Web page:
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Himachal Pradesh’s love for ‘desi’ cow and natural farming

The government has kept provision of half subsidy on purchase of ‘desi’ cows in the budget and has initiated a special project on Zero Budget Natural Farming.

Statesman News Service | Archana Phull |

The Himachal Pradesh government is keen on reverting back to ‘desi’ cows for natural farming.

The government has kept provision of half subsidy on purchase of ‘desi’ cows in the budget and has initiated a special project on Zero Budget Natural Farming, which revolves around indigenous cattle with no use of chemical fertilizers or pesticides.

An HAS (Himachal Administrative Officer) has recently been designated as state project director, zero budget natural farming, in agriculture department to take the agenda forward.

Official sources said the Cabinet will shortly sanction the number of posts, which may include a veterinarian, to be kept for this special project to spread the concept among farmers in phased manner.

“As soon as we get the staff, we will go for practical training and awareness in field. We will target organic farmers first and then others. In organic farming, bio-fertlisers and bio-pesticides are used, but zero budget natural farming is purely dependent on cow. The farmers will be encouraged to buy ‘desi’ cows depending on their farm size,” State Project Director, Naresh Thakur told The Statesman.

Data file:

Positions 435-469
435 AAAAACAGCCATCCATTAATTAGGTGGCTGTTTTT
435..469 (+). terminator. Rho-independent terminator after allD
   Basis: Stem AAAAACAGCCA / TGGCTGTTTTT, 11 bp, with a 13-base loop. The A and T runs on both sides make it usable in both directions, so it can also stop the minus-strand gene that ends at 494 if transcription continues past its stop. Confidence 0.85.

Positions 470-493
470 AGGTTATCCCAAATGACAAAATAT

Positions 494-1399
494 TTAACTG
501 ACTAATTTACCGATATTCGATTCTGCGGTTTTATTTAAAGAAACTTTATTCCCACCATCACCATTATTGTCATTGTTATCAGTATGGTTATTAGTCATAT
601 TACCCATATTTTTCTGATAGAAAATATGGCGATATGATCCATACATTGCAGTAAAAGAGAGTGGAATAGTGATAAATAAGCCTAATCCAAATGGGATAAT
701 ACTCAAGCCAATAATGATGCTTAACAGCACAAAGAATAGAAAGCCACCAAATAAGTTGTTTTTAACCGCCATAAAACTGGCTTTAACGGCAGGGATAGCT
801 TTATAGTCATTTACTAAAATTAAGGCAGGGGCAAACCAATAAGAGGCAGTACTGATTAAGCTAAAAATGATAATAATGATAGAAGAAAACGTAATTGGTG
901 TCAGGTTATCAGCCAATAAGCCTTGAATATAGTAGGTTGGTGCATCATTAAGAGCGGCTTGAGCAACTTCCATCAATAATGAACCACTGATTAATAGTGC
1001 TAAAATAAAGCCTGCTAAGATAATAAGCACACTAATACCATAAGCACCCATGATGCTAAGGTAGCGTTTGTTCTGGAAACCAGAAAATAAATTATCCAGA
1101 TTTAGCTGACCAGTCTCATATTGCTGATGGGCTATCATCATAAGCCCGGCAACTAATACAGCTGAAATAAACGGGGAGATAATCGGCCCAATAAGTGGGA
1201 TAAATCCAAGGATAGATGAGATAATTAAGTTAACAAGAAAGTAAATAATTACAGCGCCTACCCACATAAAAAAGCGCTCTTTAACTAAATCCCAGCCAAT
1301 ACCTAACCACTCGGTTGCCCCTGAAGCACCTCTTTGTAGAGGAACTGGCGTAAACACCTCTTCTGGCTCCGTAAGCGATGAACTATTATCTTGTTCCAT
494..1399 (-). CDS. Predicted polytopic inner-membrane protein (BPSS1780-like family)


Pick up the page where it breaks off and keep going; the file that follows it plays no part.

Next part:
He said the switch over to the zero budget natural farming does not drop the productivity.

Himachal Pradesh, which has 90 per cent of the population living in rural areas, is primarily agriculture and horticulture state. Leaving apple growers aside, who earn good income from the fruit crop, most agriculturists in Himachal are small and marginal with subsistence farming.

Barring Chamba and few other interior parts of Himachal, the farmers have usually switched to hybrid cattle breeds as the focus of the agriculture department too had been on economic viability.

Official sources said that the state government’s move on zero budget natural farming was driven by HP Governor Acharya Devvrat’s keenness to promote the concept, since he came here, verbally as well as through a book.

Devvrat has been sharing his experiences of successful zero budget natural farming on 200 acres farm in Gurukul, Kurukshetra, which he headed earlier, referring to ‘desi cow’ as the basis of sustainable agriculture without incurring any expenditure.

The cow dung and urine of one local cow could be helpful in farming 30 acres of land, besides improving fertility of the soil, achieving maximum yield by using minimum water and ensuring remunerative price of their product, according to him.

As Chancellor of Chaudhary Sarwan Kumar Himachal Pradesh Krishi Vishvavidyalaya, Palampur and Dr Y S Parmar University of Horticulture and Forestry, Solan, he has been constantly telling scientists to shift to zero budget farming in the interest of health of future generations.

The practice is also tipped as a solution to check tendency of abandoning cattle after the animal stops giving milk.

Agriculture and veterinary experts, however, are still apprehensive of the project as they say that it requires a lot of research for economic viability before it is propagated among farmers in the hill state.